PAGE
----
Sudan: Getting Away With It


March 18, 2007: Egypt opposes sanctions against Sudan. Egypt has been a careful ally of Sudan. Egypt tries to balance its relationships with western Europe and the US with the fact that Sudan is "just up the Nile." Egypt has provided political support when the Sudan government felt pressed. On March 15 the Organization of Islamic Conference (OIC) issued a statement supporting Sudan. The Sudan government feels particularly pressured. UN Secretary General Ban Ki-Moon is once again lobbying the UN Security Council for authority to deploy into Darfur a "heavy package" of UN support personnel. The "heavy package" would include engineers and equipment to help the AU-led peacekeeping force. Sudan is basically stonewalling the world, while it continues to chase its unwanted black farmers out of Darfur. It's not only ethnic cleansing on a colossal scale, but it being done in full view of the world, a world that is unable to do anything about it. The Arab world backs Sudan (Arab Sudanese benefit from the removal of millions of non-Arab Sudanese from Darfur), as does China and Russia (both have major economic ties to Sudan).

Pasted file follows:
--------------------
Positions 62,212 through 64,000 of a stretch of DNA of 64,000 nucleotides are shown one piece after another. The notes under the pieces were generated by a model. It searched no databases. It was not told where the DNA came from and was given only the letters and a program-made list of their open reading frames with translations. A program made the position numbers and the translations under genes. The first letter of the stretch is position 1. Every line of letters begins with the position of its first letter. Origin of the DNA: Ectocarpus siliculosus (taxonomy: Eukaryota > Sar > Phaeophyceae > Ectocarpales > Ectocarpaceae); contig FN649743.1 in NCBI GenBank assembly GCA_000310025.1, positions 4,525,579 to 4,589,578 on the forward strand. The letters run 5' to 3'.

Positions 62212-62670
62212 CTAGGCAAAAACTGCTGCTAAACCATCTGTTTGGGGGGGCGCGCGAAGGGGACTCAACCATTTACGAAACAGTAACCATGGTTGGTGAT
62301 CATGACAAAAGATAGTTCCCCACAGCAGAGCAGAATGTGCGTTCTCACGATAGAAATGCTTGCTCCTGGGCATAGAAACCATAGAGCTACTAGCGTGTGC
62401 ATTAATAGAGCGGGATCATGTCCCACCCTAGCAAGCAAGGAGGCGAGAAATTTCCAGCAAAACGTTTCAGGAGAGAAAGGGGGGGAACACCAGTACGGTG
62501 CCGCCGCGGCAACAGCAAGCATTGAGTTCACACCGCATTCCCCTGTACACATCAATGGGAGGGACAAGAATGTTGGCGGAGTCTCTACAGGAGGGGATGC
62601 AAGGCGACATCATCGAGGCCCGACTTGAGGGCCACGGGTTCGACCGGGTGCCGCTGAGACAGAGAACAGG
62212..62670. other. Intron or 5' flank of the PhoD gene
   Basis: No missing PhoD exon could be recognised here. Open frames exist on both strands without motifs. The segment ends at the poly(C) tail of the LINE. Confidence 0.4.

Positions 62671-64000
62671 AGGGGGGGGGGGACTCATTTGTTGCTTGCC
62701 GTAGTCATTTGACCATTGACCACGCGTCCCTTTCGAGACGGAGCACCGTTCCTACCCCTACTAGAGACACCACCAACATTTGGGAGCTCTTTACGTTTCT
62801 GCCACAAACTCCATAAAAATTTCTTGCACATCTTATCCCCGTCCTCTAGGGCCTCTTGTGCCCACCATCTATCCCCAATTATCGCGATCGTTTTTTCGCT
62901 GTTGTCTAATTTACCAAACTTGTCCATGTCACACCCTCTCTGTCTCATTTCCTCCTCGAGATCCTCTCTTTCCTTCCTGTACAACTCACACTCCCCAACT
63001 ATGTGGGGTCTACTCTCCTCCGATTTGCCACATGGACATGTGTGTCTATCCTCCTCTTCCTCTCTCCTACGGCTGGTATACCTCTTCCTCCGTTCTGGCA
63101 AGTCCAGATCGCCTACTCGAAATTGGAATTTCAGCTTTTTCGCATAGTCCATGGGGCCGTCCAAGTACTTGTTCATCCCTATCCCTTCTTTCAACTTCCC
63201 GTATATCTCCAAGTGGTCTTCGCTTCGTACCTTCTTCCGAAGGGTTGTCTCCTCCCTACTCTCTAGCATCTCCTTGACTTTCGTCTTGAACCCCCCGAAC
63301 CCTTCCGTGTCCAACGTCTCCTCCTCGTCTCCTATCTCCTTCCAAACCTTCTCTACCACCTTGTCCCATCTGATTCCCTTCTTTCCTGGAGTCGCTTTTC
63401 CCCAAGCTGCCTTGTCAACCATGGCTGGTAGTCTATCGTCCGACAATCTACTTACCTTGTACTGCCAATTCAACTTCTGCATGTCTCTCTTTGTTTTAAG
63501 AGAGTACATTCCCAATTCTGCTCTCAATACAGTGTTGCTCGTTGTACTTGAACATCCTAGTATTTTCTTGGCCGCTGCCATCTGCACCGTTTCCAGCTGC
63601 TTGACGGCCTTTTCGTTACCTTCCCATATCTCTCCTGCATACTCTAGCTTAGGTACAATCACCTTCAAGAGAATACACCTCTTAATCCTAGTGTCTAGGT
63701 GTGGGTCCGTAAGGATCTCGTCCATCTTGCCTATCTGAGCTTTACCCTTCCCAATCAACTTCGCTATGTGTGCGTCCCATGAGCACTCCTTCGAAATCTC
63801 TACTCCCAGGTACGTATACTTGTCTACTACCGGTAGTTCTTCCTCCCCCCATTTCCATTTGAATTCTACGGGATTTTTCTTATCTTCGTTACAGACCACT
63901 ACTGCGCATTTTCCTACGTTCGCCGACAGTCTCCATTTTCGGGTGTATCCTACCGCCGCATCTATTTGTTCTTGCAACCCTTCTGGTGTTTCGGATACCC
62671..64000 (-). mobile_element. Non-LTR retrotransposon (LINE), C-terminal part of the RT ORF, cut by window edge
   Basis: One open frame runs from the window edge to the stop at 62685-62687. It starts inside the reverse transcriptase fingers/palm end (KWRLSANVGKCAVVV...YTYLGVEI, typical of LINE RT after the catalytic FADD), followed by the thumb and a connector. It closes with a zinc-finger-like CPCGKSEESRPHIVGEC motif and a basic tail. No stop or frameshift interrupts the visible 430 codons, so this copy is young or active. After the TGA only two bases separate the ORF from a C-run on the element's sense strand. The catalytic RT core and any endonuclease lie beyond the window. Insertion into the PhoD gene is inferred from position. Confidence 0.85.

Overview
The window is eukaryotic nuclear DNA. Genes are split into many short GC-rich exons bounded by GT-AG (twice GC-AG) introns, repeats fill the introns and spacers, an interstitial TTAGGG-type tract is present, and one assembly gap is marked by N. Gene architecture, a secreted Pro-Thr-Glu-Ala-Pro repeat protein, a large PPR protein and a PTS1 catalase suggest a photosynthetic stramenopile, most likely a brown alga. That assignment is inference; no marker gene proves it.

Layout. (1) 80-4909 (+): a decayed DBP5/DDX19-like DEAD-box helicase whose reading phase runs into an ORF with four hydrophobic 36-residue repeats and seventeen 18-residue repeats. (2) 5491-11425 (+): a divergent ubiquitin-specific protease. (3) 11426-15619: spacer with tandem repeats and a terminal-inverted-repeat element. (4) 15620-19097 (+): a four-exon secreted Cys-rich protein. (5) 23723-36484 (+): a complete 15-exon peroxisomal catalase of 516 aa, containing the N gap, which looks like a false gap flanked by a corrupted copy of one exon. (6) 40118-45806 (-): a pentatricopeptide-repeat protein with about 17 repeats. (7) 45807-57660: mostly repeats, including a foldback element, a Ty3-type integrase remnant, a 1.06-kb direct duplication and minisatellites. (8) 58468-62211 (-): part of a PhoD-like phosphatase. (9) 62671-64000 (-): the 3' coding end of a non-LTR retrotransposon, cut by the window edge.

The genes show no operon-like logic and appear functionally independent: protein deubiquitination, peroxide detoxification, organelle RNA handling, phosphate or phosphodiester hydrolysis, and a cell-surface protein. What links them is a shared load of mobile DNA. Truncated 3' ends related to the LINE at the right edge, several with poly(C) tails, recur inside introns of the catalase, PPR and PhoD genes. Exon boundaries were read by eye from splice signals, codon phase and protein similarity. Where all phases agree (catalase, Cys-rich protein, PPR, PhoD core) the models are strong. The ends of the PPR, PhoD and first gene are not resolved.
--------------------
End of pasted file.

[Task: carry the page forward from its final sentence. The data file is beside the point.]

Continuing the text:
March 17, 2007: The Sudan government accused the British government of lying. Britain called for tougher sanctions on Sudan because of genocide in Darfur. Sudan said that "Britain lied" before the invasion of Iraq. The Sudan statement also said that there was "neither terrorism nor terrorists in Darfur." Britain, several EU nations, the US, and the UN are pressing for the creation and deployment of a large UN peacekeeping force to stop the fighting in Darfur. Earlier in the week, Britain had said that the world risks a "repetition" of the Rwanda genocide in Darfur.

March 15, 2007: The South Sudan government said that southern Sudan would not secede from the rest of Sudan at the end of the "five year interim period." The Comprehensive Peace Agreement (CPA) has a five year-long period for implementing the peace deal and building trust. At the end of the period a referendum will be held. The main southern rebel organization, the SPLA/M (Sudan Peoples Liberation Army/Movement) supports Sudanese national unity.

March 14, 2007: An American judge ruled that the Sudan government can be held financially responsible for the deaths of US sailors in the USS Cole terror bombing. The Cole was attacked in Aden in 2000. The families of 17 sailors filed a civil suit against Sudan and produced experts who said that the Sudan government had "induced" the bombing because of its prior support of terrorism. One of the experts was former CIA director James Woolsey. The experts said that Sudan had helped Al Qaeda during the 1990s.




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